Consumer expectations for convenience and off-premises dining are demanding your attention.
For today’s consumer, delivery is now a part of life that’s no longer relegated only to pizza joints and Chinese food. Off-premises dining covers the breadth of industry segments from casual sit-downs to fine dining and everything between. Customers want food brought to their door, and they want it to be equal quality to what they would eat in the restaurant’s dining room. But when it comes to delivery, what’s in it for full-service restaurants?
“A lot of industries have been moving toward customer convenience and the food industry has always been at the forefront of that,” says Nikki Neuburger, senior marketing director at Uber Eats. “Now, with the mass adoption of mobile apps, every consumer has on-demand platforms at their fingertips and their expectation for convenience continues to rise.”
According to Neuburger, restaurant-specific food delivery sales will increase 77 percent by 2020—it represents the fastest-growing ordering method among American consumers and will become an increasingly critical service for full-service restaurants to provide.
“Restaurants are no longer just gaining popularity solely through word-of-mouth,” Neuburger says. “As customers are selecting more for convenience, joining a delivery platform allows operators to reach customers who might not have discovered them otherwise.”
For many operators, meeting the demand for delivery while still ensuring consistency and quality has proven a challenge, and it is therefore critical for them to implement services and partner with providers who understand those needs.
“Partnering with delivery platforms can enable brands to gain access and forge relationships with a new, broader customer base,” Neuburger says.
Uber Eats, for example, allows restaurants to set up their own marketing offers within the delivery app and targeted to a specific audience in their geographic area. This provides operators with the opportunity to market to more guests, target new customers, and drive traffic to specific units. Wokcano, an Asian-fusion restaurant in Long Beach, CA saw a 37 percent increase in new customer traffic each week it ran an offer, according to store manager Michael Kwan.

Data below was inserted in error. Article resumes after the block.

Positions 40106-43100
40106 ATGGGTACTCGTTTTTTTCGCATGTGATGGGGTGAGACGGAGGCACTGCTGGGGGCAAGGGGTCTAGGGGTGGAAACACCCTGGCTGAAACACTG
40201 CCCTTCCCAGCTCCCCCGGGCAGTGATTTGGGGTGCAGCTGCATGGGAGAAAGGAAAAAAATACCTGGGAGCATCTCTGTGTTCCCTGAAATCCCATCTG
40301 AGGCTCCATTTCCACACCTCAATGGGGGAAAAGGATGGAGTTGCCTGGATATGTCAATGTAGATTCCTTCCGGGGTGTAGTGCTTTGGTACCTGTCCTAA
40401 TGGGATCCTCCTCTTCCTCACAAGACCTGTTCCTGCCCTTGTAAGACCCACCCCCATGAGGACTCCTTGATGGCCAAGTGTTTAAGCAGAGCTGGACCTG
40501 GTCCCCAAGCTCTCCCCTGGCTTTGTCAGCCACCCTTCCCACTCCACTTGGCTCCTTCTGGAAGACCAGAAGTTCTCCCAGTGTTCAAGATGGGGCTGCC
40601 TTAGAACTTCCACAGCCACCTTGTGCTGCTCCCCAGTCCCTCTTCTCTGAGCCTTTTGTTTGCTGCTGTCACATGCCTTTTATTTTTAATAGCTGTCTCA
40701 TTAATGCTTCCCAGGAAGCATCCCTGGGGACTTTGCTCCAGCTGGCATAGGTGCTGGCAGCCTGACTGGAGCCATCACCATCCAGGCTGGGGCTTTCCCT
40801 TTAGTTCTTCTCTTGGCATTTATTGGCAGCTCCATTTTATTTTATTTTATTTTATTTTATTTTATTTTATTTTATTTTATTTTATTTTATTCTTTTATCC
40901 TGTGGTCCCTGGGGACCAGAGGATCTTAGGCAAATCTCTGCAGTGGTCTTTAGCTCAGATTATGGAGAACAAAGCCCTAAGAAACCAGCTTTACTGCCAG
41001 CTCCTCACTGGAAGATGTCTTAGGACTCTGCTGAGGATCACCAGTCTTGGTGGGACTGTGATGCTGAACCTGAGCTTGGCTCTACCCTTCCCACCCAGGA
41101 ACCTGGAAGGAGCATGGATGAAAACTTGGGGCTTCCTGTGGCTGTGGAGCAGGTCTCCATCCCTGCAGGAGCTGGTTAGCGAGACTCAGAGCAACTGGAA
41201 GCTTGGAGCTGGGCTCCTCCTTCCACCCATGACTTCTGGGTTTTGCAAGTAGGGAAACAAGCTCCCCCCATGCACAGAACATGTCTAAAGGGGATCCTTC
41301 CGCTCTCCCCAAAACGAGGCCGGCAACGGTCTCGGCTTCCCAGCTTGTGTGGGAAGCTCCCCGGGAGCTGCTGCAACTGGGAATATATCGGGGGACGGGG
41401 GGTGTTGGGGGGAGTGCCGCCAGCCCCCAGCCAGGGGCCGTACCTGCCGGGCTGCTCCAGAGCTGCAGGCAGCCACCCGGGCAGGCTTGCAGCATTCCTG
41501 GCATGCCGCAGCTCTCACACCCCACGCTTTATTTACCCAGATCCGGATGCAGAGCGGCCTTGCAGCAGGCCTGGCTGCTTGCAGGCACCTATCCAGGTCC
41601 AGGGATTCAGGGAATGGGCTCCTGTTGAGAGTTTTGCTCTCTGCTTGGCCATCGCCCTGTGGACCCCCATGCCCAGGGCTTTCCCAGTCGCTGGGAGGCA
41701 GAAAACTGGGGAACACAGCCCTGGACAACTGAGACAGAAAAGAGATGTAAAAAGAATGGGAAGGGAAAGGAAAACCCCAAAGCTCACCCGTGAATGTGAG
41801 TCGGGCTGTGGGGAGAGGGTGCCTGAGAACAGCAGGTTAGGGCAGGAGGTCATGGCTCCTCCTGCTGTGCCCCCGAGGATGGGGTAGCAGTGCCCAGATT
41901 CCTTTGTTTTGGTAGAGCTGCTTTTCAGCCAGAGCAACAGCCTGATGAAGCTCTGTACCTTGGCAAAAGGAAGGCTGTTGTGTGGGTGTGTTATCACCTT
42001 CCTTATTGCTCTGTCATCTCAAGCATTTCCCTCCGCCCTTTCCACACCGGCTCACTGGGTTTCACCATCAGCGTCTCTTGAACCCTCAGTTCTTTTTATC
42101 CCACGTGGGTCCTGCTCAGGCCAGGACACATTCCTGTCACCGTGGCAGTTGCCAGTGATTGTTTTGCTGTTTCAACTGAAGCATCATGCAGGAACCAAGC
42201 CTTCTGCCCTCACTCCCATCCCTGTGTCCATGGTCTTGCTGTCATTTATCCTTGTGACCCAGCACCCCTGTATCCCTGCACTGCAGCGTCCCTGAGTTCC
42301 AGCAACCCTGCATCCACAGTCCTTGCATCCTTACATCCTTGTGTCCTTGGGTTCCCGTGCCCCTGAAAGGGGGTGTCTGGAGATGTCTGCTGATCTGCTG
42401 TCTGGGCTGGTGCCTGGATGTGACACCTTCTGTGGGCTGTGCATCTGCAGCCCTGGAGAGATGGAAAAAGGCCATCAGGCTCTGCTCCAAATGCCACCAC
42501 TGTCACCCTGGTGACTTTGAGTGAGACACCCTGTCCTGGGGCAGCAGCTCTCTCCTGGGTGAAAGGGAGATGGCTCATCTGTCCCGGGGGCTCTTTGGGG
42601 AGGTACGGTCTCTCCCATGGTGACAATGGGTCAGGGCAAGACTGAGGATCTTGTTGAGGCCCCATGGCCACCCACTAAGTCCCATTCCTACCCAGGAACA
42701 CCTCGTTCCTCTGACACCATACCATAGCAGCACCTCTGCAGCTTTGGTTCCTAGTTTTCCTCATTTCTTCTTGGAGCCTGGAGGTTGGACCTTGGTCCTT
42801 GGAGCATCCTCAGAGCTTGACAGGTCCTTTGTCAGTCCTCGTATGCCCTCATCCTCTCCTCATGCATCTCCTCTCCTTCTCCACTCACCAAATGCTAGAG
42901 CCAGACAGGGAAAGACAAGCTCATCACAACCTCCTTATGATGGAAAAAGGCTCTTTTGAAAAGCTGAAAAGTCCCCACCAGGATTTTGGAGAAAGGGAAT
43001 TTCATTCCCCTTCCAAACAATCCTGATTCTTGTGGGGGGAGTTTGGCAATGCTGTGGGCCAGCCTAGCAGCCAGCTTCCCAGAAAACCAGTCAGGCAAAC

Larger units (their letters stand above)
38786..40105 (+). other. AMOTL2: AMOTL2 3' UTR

“We set it up for $5 off every order for $20 or more,” Kwan says. “After the first week, I knew immediately that in-app marketing would help increase our community-level exposure in a cost-effective way.”
In addition to helping restaurants reach new customers and drive incremental sales, according to Neuburger, partnering with a third-party delivery platform such as Uber Eats can provide restaurants with key insights and customer data. For example, restaurant managers can track all of their sales and identify purchasing trends by month or daypart. This kind of information can help operators to schedule better, which can ultimately result in increased productivity and profitability for the restaurant.
By implementing third-party delivery, operators can ensure they are meeting customer demands, and also market to new customers who may discover a restaurant for the first time by searching for delivery options in their area.
For more information on how to improve efficiency with a third-party delivery platform, visit the Uber Eats website.